Irish Jockeys Association say Cheltenham penalties are ‘illogical’
Declan Lavery suspended for 10 days over ride on Jerrysback due to welfare rules
The final race of the opening day at Cheltenham saw a number of riding bans handed out. Photgraph: Dan Sheridan/Inpho
The British Horseracing Authority has come under heavy fire for the penalties it imposed on three amateur jockeys after Tuesday’s controversial four-mile National Hunt Chase.
The Irish trio of Declan Lavery, Rob James and Noel McParlan collected 37 days between them for not pulling up in the race and incorrect use of the whip.
Lavery finished third of the four finishers on Jerrysback in the marathon contest but was suspended for ten for continuing in the race when, according to officials, it appeared to be contrary to the horse’s welfare after “tired jumping errors at the final two fences.”
On Wednesday the former 20 times champion jockey AP McCoy expressed outrage at the bans and said he was “embarrassed for the BHA.”
Speaking his role as an ITV pundit, he said: “I’m coming to Cheltenham for 25 years and I have not seen as bad a decision.”
McCoy insisted Lavery had done nothing wrong, reported that Jerrysback was perfectly fine afterwards, and added: “Imagine punters if that lad had pulled up?”
His comments were endorsed by a number of other leading professionals, including former champion trainer Paul Nicholls.
“Spot on. I and many other professionals are becoming more and more embarrassed by some of the decisions,” Nicholls tweeted.
Another top trainer, Donald McCain, also tweeted: “Good on (McCoy) for his words on yesterday’s decision in the four mile. Hopefully more people will stand up like that for our sport.”
James was in fourth place in Tuesday’s race when his mount Just Your Type fell at the last fence. He got a seven day ban for his use of the whip and another 12 days for continuing in the race “when it appeared to be contrary to the horse’s welfare.”
McParlan fell at the second last on Mulcahys Hill and was suspended for eight days for the same offence.
The BHA has come under increased pressure in recent month over animal welfare concerns. It has implemented a series of measures for this week’s Festival on the back of a review of last year’s meeting which saw half a dozen horses suffer fatal injuries.
All jockeys riding at Cheltenham this week have been briefed by the stewards on their responsibilities in relation to animal welfare and reminded that they are under public scrutiny.
A BHA statement after Tuesday’s race suggested the future of the four mile race could be in jeopardy and said “amateur participation in its current form at future festivals will be under material threat should further incidents occur.”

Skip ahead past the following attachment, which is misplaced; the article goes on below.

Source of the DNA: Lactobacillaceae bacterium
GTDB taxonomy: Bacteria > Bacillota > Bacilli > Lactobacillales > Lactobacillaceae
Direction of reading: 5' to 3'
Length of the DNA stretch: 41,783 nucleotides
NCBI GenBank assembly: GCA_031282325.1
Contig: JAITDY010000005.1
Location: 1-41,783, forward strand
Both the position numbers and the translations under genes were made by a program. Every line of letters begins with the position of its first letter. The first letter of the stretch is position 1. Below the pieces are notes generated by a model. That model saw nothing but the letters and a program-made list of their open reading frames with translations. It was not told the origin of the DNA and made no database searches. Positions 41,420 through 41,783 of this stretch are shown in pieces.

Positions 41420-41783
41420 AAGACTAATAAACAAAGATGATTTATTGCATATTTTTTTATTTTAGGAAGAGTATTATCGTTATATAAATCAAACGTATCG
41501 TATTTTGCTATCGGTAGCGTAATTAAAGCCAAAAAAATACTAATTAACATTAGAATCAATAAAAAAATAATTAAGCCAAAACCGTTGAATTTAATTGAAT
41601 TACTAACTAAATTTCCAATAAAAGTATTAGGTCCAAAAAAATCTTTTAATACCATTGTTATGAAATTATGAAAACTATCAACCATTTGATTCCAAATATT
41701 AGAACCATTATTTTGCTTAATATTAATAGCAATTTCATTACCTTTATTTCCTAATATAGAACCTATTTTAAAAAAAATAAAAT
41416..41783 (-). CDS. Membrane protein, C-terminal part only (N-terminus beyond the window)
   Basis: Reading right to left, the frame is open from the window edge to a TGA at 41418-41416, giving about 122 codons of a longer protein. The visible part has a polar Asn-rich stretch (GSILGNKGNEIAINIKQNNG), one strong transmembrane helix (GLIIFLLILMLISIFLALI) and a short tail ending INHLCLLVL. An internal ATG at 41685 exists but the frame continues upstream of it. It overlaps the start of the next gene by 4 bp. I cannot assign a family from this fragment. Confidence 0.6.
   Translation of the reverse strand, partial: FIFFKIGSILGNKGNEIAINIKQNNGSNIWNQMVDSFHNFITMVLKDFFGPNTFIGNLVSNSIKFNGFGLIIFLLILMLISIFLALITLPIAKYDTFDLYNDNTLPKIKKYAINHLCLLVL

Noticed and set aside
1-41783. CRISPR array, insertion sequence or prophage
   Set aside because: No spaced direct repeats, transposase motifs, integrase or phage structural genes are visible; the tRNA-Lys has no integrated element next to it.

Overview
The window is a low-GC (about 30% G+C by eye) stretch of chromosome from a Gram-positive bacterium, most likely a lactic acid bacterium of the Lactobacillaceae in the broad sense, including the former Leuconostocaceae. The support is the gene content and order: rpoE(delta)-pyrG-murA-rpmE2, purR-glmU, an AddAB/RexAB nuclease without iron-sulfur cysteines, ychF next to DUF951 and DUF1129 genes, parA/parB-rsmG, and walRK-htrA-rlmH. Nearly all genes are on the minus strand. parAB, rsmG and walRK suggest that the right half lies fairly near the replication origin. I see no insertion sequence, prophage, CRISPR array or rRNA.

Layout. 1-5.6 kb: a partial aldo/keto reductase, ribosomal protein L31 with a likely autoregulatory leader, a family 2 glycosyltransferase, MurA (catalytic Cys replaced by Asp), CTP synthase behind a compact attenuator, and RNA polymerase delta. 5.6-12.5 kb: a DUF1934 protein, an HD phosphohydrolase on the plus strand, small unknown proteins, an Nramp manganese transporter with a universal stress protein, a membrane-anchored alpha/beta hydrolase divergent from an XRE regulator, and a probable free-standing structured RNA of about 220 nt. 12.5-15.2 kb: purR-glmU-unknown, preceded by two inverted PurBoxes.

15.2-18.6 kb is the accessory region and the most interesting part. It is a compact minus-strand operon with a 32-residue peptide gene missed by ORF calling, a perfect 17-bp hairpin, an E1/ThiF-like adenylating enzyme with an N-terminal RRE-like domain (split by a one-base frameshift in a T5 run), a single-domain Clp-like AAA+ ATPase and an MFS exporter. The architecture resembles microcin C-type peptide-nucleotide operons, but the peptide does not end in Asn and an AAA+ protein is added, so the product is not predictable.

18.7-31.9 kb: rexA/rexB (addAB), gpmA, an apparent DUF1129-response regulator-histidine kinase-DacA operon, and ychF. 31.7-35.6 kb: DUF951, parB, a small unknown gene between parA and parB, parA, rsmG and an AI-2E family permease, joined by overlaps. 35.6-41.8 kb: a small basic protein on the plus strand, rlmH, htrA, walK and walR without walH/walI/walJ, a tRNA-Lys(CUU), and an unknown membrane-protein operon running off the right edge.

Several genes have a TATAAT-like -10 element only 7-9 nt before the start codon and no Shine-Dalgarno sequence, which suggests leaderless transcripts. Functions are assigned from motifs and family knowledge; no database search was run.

The secretary of the Irish Jockeys Association Andrew Coonan has described the BHA stance as “illogical.” He also expressed concern at potentially similar penalties being imposed on professional riders in future and the precedent they set.
“They’re saying to jockeys do your very best, which includes obtaining your best possible place. Then they’re saying you did that, but now we also want to penalise you because you didn’t take the animal’s welfare into account. How do you square that circle?” Andrew Coonan asked on Wednesday.
“Not only is it a very difficult ask but it’s an ask you’re asking a jockey to answer in seconds.
“The reality is for Declan Lavery he’s going to the last at Cheltenham, although it could be any track, and he’s got an owner and a trainer who’ve got this horse in the best shape they can to run the best race he can, and he’s got a chance of finishing in the prizemoney.
“He knows there are punters who want him to do his very best on the horse, even though he knows the horse is tired. How is a jockey to answer those two questions in a matter of seconds. It’s an impossibility,” he added.
The IJA represents professional riders and Coonan expressed deep unease at the implications of the BHA penalties in future.
“At what point do we take this to the next step, in that someone’s coming down to the last in front on a tired horse. Is he supposed to say there’s a welfare issue here – do I pull him up? That’s the obvious next question.
“There’s a 10 day ban for finishing third but do you not get a ban if you’re potentially going to win? Or are they going to say to a jockey who’s won on a tired horse that you should have pulled up?
“What’s the difference between finishing third and you should have pulled up, and finishing first and you should have pulled up?
“If you follow their logic, which is illogical, that is the next thing that will happen. We will see a situation where someone has to make a decision going to the last and has to decide if they’ll jump it or pull up.
“And how can you ask a jockey to make such a split second decision in the heat of battle and then punish him?” he asked.